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HENRY CLAY GREER

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Great-great-granddaughter, Linda Greer, transcribed the Service Record obtained from the Nation Archives: SERVICE RECORD

Linda also provided a genealogy file: DESCENDANTS OF HENRY C. GREER

He received a government pension, Certificate #979743, until his death at Wheeling on August 30, 1923. See PENSION INDEX CARD

BIOGRAPHY

Henry Clay Greer Biography
Wheeling, West Virginia 1860s to 1920s

By Linda Greer, gch300@aol.com

Henry Clay Greer of Wheeling, West Virginia,a steamboat carpenter, was a resident of the city since the time of the Civil War. He was born January 18, 1842, in Newark, Licking County, Ohio, the son of William C. Greer and Ursula Hunt Greer. According to the 1850 U.S. Census, Henry's father, William, born in Pennsylvania, was farming in Reading Township, Perry County, Ohio. His mother was born in New York.

Upon moving to Wheeling, Henry's father worked as a molder. Henry's parents were living next door to his sister, Anna Greer Goodwin, her husband Captain Benjamin Goodwin and their family, according to the 1860 census record.

In the fall of 1861, Henry C. Greer volunteered as a private, fighting with the Union Army for a period of three years with Company A, First Regiment of the West Virginia Infantry. Henry was promoted to Corporal by July 1862. In October 1863, Henry was furloughed to Wheeling to attend his father's funeral. In May and June 1864, Henry detached from Company A to join the Pioneer Corps. He mustered-out of service on November 26, 1864, returning to his family in Wheeling.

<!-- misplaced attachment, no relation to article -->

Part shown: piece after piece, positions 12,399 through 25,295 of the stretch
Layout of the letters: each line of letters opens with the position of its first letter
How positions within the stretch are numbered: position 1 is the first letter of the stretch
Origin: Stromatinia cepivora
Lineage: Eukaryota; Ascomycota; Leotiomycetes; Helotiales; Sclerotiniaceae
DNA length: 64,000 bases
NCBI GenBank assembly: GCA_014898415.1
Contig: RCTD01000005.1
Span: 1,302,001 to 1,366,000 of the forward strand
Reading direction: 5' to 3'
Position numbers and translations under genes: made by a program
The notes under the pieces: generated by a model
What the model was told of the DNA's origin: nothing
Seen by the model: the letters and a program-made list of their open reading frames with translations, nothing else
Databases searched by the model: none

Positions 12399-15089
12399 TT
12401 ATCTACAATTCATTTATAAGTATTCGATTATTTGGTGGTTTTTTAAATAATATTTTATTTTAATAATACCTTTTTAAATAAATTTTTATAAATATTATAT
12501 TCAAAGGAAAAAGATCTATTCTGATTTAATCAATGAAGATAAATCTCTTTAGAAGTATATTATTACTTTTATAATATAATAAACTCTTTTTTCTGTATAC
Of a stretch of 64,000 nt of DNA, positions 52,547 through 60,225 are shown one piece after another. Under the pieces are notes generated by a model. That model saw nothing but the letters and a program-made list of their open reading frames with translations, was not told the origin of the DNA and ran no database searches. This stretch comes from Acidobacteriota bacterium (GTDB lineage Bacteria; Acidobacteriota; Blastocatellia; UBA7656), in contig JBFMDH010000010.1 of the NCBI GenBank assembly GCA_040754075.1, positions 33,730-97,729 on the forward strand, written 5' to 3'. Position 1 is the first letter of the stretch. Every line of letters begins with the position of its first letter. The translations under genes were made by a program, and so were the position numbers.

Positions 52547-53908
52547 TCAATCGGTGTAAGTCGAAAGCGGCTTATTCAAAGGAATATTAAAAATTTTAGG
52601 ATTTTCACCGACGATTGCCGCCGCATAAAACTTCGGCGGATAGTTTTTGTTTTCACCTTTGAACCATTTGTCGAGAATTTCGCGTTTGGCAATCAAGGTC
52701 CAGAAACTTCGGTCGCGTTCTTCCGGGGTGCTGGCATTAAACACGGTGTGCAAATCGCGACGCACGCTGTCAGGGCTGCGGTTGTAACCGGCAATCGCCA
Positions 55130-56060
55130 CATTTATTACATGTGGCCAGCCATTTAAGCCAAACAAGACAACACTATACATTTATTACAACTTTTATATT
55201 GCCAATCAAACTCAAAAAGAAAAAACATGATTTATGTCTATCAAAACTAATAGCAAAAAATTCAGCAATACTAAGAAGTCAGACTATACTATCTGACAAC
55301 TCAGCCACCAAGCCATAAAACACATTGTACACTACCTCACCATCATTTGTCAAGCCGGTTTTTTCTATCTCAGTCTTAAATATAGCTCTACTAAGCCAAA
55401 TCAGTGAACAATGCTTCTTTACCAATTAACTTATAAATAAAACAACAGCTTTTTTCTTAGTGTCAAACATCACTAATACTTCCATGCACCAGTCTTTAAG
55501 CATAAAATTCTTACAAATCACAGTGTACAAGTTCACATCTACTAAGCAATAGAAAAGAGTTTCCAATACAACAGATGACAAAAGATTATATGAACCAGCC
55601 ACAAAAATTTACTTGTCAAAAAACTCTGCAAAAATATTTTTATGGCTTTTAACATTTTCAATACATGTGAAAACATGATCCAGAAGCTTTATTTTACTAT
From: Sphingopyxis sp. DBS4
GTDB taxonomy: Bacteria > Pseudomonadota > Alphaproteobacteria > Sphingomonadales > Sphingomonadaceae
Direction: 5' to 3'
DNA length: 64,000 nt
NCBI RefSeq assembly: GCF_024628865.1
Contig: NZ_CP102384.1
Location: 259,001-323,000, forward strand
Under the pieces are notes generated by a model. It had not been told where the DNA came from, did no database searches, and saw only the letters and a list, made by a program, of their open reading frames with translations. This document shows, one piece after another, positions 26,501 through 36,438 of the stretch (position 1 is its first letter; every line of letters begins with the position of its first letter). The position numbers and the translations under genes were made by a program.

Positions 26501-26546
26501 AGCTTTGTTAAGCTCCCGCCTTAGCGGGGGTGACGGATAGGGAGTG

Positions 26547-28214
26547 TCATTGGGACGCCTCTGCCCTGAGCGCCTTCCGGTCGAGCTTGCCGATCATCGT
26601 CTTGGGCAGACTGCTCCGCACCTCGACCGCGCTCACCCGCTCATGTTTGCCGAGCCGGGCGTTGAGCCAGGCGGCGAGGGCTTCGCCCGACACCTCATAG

He married Mary Ellen Shores, daughter of Stephen Shores and Mary Mayhew Shores of Belmont County, Ohio. Henry and Mary were married sometime between 1866 and 1867, before the birth of their first son, John, in 1871. Henry and Mary were blessed with four more children by 1886: William Henry, who married Nancy Elleanor Lunsford of Ohio, Bertha Jane, St. Lawrence, and Leander Pettit Greer all of Wheeling. According to the 1900 Census, Henry and Mary had five children, four of whom were living.

Henry made a living as a ship carpenter, as trade on the Ohio River and Wheeling's population grew in size. He remained in Wheeling until the time of his death, on August 30, 1923. He is buried in Weeks Cemetery, Bridgeport, Ohio with his wife of more than fifty years, Mary Ellen Greer.

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